All words presented in this blog are purely opinion, not fact - unless specifically stated otherwise in the post.

Wednesday 29 July 2020

Favourite Spells: Vicious Mockery

So as you may know I like D&D a lot. To the point that with some friends its all I talk about. To the point that I sometimes wonder if I'm getting annoying.
So I though that rather than continue to pour a steady stream of random D&D over my friends outside of our sessions I'd start pouring it over you.
Thats right, before now I didnt consider that a steady stream of D&D, just isolated D&D posts.

With that in mind I thought I'd start one new segment with others potentially to follow, titles 'Favourite Spells'.

In this segment I will pick a spell and talk about why I like it, and under what situations.
For our first spell, we have;
I have not played many games of D&D, I've DM'd a lot, 2 and a half years of this campaign with 1-2 games a month for the first 2 years and weekly since the pandemic started.
In fact I've probably played three games. Two in D&D 4e 10 years ago and 1 in D&D 5e.
In my 5e game I was one of the most D&D knowledgeable players and so wanted to give the others a chance to shine how they wanted to shine, and then be there to pick up the pieces, so I picked a Bard. Someone who could be the face if nobody else was comfortable with RPing, and had some healing to help the others and also had some Debuffs to make sure that the others were on able to feel great about themselves.
The character sheet of my Bard, Cyran Scepter who is one of the main shopkeeps in my regular campaign can be found here.
So the only offensive spell I had was the vicious mockery cantrip, and that is the spell I will be talking about today.
So the spell reads;

You unleash a string of insults laced with subtle enchantments at a creature you can see within range. If the target can hear you (though it need not understand you), it must succeed on a Wisdom saving throw or take 1d4 psychic damage and have disadvantage on the next attack roll it makes before the end of its next turn.

This spell's damage increases by 1d4 when you reach 5th level (2d4), 11th level (3d4), and 17th level (4d4).

 So first of all the spell isn't a huge damage dealer. Despite it being one of the only 2 ways I could deal damage, and the only way my character was willing to do it, considering I was playing him as a bit of a coward, I chose it over a spell that would have given me more damage for a couple of reasons.
First of all it fit with my character concept of a non-combatant croud controller. He didn't do much damage and didn't get into the fight, but he helped everyone by keeping the enemies off their game.
This spell in particular helped me by giving the enemy disadvantage on it's next attack, making it so that other players would be less likely to hit.
But the main reason I like the spell is because it's a fun role playing spell and it leads to some of the best moments.
You literally insult a person so viciously that it hurts.
This spell offers the players an opportunity to throw out creative insults, which if they're paying attention can be great fun.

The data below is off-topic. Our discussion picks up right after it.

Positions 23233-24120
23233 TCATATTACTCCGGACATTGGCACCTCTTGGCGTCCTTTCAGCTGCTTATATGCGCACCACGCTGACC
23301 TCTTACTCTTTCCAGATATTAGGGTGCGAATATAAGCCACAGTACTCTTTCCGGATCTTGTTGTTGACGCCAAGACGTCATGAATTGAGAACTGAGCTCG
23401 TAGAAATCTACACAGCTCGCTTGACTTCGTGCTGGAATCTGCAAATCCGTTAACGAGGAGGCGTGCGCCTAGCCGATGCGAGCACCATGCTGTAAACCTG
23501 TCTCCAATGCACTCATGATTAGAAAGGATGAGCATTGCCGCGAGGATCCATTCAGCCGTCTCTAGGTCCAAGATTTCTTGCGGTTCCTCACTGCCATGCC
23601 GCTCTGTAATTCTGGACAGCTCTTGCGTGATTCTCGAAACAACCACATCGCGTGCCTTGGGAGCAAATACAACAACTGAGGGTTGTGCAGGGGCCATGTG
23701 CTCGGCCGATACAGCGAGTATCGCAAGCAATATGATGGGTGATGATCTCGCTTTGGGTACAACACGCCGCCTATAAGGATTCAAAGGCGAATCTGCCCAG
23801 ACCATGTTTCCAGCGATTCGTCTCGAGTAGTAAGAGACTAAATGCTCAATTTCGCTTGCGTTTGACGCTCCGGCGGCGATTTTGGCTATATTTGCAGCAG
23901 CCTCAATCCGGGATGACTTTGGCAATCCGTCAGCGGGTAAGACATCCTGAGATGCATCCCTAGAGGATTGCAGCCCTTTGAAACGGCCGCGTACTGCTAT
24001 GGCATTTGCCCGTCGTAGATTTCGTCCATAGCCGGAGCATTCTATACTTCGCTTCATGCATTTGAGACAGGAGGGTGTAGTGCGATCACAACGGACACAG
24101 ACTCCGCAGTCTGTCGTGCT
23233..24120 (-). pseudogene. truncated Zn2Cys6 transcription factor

When I played my bard we were fighting a dragon construct made up of wood and I was able to kill it from an insult. And that moment was just fantastic.
Imagine, if you will, we were on the back foot, one or two or our players were down and Cyran was gettign frustrated. Stuck inside a building, as a last bout of frustration welled up inside him, he poked his head out and yelled up at the dragon 'Why don't you just piss off, you glorified rocking horse' and the thing came falling down from the sky and died as it crashed face first into the earth.

One of the most important things for me is how a spell functions in play, and especially roleplay. Yes firebolt is a much better damage dealer, but it just isn't that interesting from a role playing perspective.

P.S. Since the last post I have completed an additional 4 games to get me up to 22 games since lockdown began.
my full list is now;
  1. Control
  2. Infamous First Light
  3. Beyond 2 souls
  4. Titanfall 2
  5. God of war (2018)
  6. Red Dead Redemption 2
  7. The Witcher 3
  8. Assassin's Creed Odyssey
  9. Horizon Zero Dawn
  10. Star Wars Battle Front 2 + the expansion story
  11. Rise of the Tomb Raider
  12. Devil May Cry 5
  13. Uncharted 4
  14. Dishonoured 2 (as Emily)
  15. Life is strange 2
  16. Hitman 2 (2018)
  17. Last of Us 2
  18. Observation
  19. Desperados 3
  20. Little Nightmares
  21. Uncharted The Lost Legacy
  22. The Council
Next I'll be playing Kings Quest (2015). I'm starting to run out of games at this point. I'm planning to move away from home later this year and I was hoping to use my backlog of games to save myself some money since I will not have as much disposable income, however this pandemic has put that plan in serious jeopardy.

I hope everyone is well.
 - James
Recently the Drawfee youtube channel which I have posted a video of in the past, was let go of from CollegeHumor and have become independent. They really are a great relaxing channel where they draw cool things and chat about it. They seem to be genuinely friends and it's great to watch/listen to.

Tuesday 14 July 2020

The art of changing editions